While there has not been extensive research looking to identify the root causes behind insurance-related disparities, multiple papers have proposed suggestions. Insurance status may simply be a function of socioeconomic status, such as race or ethnicity and income.8 Subjective biases against patients with public and no insurance, both from providers and from patients being flagged as having a longer evaluation process, may also contribute to these disparities.4,9 Furthermore, the Medicare policy is inflexible, not covering nuances and complexities of patient cases and requires a mandatory waiting period before receiving coverage, affecting eligibility for preemptive transplant listing.10,11 Future research identifying the extent to which insurance status is explained by other socioeconomic factors and other root causes for this disparity can better inform how to tackle this issue.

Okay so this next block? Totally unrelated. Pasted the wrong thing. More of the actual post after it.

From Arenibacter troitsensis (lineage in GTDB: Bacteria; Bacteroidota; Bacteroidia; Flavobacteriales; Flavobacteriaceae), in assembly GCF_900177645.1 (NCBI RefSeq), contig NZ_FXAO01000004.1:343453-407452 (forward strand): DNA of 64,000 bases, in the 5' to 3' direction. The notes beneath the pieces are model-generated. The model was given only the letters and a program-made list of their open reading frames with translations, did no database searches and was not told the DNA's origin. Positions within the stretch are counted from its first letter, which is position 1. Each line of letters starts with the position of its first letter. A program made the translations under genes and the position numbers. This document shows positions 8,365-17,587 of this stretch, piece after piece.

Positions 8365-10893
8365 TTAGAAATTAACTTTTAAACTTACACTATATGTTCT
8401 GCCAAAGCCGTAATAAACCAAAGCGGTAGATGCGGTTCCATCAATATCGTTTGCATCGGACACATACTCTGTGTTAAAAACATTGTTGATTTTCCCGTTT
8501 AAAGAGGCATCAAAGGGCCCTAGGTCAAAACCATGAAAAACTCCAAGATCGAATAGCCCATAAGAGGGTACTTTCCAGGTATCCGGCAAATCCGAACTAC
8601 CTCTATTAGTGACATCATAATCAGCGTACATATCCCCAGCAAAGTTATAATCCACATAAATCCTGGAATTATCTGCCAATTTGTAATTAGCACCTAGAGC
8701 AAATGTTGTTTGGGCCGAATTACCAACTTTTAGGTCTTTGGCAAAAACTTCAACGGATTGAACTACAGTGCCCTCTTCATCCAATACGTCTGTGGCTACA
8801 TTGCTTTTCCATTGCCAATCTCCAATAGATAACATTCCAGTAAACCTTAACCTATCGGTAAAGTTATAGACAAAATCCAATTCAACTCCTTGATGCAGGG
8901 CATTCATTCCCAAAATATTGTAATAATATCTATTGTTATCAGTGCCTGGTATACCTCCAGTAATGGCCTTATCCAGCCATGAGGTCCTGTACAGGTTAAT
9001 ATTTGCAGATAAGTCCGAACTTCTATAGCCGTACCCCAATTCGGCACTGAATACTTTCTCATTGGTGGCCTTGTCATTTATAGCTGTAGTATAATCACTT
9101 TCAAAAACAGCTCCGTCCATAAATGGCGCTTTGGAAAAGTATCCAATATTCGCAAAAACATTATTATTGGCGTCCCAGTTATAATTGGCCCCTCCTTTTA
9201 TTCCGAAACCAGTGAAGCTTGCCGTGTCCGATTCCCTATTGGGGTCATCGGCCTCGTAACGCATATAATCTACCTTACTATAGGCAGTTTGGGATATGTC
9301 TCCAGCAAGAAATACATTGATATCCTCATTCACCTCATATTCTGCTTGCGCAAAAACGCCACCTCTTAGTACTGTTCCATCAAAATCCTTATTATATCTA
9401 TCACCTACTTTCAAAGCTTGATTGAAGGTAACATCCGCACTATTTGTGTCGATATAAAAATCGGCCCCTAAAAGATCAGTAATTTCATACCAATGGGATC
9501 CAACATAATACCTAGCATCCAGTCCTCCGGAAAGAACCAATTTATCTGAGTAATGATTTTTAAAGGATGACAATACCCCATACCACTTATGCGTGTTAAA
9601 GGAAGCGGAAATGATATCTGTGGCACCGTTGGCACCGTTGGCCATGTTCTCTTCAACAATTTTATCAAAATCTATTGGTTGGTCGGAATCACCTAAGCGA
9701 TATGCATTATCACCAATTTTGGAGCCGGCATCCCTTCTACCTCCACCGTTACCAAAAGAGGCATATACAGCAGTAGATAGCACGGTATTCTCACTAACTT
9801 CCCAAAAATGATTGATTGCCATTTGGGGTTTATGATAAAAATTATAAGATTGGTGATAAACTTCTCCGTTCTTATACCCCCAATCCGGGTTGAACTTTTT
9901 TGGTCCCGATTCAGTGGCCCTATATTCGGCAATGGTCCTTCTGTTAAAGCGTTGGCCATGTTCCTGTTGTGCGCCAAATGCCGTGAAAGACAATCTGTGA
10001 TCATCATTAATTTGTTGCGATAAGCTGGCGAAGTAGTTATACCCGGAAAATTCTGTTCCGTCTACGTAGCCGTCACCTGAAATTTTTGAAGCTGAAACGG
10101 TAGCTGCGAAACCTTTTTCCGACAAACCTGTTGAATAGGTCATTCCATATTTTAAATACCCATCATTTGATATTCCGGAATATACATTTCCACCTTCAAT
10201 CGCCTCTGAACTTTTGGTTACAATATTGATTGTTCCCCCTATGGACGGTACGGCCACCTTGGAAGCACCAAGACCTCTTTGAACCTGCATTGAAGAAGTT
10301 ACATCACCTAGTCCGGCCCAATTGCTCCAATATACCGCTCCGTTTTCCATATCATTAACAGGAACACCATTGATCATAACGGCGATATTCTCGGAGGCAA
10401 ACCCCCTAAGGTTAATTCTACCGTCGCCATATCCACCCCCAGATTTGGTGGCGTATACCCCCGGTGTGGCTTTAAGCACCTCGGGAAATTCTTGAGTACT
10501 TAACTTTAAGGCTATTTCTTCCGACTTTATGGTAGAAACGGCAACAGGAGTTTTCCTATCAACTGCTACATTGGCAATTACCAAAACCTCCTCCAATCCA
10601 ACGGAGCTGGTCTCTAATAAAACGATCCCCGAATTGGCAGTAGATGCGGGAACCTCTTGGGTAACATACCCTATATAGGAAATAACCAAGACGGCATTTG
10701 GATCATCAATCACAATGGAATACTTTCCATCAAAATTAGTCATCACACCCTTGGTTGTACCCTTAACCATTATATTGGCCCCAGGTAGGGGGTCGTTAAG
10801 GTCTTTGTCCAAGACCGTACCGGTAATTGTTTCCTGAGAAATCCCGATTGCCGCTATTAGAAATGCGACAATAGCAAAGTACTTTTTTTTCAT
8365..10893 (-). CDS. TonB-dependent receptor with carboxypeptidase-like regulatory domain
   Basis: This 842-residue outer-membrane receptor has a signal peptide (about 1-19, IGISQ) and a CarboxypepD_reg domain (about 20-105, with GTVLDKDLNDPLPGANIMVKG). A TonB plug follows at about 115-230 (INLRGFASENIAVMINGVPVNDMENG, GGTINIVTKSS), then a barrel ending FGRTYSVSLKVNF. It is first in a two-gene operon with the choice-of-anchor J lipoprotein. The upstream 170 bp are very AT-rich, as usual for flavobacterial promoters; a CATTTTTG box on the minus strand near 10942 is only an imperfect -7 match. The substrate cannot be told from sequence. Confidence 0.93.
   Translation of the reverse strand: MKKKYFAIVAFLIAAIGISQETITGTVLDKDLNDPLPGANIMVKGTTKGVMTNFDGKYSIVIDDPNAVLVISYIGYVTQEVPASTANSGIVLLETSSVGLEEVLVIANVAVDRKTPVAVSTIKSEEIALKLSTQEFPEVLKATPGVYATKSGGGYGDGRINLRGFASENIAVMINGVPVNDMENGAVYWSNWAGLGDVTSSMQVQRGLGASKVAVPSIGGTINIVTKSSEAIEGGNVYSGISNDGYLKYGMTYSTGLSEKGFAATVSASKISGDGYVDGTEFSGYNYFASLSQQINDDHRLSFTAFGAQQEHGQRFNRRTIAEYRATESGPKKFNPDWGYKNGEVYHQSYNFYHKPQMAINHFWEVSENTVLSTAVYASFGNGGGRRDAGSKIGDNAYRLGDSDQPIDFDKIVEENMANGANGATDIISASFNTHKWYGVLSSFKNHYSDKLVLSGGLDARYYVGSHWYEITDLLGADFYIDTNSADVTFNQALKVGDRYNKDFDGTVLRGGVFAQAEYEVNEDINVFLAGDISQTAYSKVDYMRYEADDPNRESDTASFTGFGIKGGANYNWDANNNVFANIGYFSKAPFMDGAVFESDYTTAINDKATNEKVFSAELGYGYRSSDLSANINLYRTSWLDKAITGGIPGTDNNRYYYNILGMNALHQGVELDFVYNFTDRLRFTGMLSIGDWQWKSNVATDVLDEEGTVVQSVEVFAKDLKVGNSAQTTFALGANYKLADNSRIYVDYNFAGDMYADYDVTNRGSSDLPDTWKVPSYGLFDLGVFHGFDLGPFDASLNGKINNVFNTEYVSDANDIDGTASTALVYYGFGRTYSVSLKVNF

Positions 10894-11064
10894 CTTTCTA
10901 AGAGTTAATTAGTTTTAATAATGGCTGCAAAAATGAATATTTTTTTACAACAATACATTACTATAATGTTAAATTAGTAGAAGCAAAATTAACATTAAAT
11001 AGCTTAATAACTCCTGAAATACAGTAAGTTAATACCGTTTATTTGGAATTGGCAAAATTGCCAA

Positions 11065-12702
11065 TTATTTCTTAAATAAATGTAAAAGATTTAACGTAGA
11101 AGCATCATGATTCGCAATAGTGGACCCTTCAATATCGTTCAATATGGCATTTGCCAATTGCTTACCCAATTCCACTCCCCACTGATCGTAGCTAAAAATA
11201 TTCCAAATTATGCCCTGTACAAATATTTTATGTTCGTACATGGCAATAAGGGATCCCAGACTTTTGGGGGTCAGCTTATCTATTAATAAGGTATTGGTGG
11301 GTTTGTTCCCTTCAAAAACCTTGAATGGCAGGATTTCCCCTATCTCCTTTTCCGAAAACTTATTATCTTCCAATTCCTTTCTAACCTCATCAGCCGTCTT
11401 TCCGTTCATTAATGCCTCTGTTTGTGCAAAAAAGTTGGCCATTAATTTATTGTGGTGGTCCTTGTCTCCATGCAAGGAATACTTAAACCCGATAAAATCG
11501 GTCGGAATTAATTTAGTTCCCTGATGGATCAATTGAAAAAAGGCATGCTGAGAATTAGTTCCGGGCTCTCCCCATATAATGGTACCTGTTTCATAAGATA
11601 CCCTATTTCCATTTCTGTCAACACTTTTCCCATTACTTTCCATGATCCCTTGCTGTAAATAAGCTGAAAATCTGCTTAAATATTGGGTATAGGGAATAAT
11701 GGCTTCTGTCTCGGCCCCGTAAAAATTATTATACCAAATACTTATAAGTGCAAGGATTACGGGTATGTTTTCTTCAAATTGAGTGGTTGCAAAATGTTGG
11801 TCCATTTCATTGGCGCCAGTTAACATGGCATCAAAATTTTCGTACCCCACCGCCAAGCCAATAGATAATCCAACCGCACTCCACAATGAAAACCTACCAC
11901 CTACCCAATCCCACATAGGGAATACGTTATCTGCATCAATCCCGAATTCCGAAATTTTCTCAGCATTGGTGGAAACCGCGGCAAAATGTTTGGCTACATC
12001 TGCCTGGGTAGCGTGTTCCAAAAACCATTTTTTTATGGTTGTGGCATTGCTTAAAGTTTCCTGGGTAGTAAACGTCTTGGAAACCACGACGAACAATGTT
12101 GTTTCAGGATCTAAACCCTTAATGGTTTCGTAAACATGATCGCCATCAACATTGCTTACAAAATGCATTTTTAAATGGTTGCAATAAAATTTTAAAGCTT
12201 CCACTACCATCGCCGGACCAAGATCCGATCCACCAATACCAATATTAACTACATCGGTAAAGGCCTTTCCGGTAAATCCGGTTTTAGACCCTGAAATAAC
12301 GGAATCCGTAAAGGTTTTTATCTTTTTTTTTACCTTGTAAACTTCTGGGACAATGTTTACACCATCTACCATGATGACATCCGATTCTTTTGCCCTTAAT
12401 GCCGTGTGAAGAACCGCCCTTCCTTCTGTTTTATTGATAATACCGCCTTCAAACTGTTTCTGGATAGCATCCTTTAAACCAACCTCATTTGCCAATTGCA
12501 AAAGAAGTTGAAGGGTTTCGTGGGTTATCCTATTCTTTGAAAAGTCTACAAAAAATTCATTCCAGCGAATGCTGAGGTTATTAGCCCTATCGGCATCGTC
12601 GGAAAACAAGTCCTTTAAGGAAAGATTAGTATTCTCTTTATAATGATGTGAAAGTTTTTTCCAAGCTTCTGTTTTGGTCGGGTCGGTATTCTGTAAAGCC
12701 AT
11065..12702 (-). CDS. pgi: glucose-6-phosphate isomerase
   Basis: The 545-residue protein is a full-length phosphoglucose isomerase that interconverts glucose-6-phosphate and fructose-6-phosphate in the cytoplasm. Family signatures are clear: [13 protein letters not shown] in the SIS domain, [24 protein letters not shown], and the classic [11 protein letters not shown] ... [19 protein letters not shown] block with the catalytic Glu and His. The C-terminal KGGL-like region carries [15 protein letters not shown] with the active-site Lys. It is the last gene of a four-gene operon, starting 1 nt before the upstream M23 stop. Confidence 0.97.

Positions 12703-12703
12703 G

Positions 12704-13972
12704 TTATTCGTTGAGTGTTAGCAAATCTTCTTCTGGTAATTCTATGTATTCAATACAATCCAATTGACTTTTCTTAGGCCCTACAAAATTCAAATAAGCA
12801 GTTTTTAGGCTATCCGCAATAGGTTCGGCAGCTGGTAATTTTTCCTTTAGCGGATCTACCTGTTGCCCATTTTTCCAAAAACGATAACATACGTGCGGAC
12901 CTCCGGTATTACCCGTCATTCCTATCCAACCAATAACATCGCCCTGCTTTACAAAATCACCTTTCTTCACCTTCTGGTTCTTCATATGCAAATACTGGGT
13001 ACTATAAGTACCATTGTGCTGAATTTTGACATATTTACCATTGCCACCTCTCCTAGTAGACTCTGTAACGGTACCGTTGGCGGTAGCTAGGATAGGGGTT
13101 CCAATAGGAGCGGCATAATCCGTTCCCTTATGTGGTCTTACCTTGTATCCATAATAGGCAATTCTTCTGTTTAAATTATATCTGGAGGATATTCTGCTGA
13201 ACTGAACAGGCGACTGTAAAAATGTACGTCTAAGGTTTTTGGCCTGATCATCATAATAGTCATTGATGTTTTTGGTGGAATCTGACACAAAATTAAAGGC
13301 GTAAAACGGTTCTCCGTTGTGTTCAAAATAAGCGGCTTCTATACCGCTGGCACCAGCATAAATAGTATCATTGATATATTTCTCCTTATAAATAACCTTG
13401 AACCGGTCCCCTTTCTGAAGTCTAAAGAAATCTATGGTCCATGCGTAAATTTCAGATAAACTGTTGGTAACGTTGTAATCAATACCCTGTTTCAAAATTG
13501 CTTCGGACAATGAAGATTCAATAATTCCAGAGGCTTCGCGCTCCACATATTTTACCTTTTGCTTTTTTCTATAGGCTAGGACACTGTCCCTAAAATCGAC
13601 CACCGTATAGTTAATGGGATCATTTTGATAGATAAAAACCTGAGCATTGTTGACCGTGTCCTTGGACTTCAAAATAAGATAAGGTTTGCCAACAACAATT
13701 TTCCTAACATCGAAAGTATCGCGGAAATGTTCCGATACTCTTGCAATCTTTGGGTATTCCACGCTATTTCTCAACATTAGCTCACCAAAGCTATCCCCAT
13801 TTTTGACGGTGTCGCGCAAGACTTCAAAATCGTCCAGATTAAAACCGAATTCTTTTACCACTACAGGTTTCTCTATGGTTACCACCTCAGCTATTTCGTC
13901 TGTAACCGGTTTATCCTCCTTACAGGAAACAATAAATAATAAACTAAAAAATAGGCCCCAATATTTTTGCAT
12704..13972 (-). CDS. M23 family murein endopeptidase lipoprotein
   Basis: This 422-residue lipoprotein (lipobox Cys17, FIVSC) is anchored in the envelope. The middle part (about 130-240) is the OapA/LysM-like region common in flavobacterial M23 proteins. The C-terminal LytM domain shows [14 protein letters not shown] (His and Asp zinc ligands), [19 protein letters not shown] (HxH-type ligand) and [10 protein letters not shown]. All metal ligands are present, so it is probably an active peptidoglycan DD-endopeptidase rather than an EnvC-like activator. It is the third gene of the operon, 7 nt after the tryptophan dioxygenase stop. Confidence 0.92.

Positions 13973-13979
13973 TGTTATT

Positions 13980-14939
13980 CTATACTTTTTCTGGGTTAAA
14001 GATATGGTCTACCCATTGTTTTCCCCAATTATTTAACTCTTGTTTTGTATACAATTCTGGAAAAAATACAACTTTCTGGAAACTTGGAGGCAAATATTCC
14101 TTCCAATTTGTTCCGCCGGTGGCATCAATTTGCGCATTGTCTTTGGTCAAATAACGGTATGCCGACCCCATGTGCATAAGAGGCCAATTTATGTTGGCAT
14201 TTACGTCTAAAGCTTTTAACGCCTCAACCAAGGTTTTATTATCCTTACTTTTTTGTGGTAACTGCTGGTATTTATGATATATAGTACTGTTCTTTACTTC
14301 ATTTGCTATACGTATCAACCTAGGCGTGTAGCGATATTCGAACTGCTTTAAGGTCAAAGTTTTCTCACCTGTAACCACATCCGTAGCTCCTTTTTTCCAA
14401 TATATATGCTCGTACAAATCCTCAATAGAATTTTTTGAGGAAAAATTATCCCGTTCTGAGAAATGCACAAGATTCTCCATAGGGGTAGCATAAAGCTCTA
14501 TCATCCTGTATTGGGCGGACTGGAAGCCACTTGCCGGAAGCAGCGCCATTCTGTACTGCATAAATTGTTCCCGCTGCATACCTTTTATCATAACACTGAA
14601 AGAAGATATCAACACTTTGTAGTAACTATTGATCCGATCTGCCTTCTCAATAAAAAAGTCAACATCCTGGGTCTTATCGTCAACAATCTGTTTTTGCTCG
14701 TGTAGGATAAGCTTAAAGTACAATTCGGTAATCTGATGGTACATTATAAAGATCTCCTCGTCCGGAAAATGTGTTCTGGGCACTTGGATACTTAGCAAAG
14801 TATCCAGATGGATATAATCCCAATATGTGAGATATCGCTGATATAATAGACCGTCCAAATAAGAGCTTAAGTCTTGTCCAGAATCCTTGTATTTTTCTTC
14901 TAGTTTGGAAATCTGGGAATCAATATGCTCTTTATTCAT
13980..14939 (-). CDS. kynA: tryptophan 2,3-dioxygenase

The question then remains of how we can mitigate the disparities between patients with private and public insurance. The same study that found that patients on public insurance were less likely to be put on the transplant waitlist also found that social support and transplant knowledge increased the probability of waitlisting.4 Digestible educational guides and education rooted in firsthand experiences and storytelling, found on the Explore Living Donation website, are examples of such education. Tailoring transplant education to serve patients with Medicare or Medicaid and making this education more accessible, by making materials more health literate, offering it in different formats (such as brochures at physical locations or digital formats), and including firsthand stories of patients of with varying insurance coverage, at Medicare/Medicaid-approved dialysis centers could further decrease these disparities. These educational resources could include specific information on Medicare coverage and emphasize differences in the transplant evaluation and waitlisting process for Medicare patients. Additional research could continue to examine the outcomes of kidney transplant with public and private insurance. In December of 2020, Medicare benefits were changed to cover lifetime supply of immunosuppressive medication after kidney transplant, whereas coverage only lasted up to 36 months after transplant before the end of 2020.12 Research examining possible disparities in outcome before and after this change and comparing outcomes to private insurance holders and those uninsured could provide insight on what changes to insurance benefits can be made to better support kidney transplant recipients. Addressing such demographic characteristics in the kidney transplant patient population can move us in the right direction to equalize kidney transplant access and outcomes.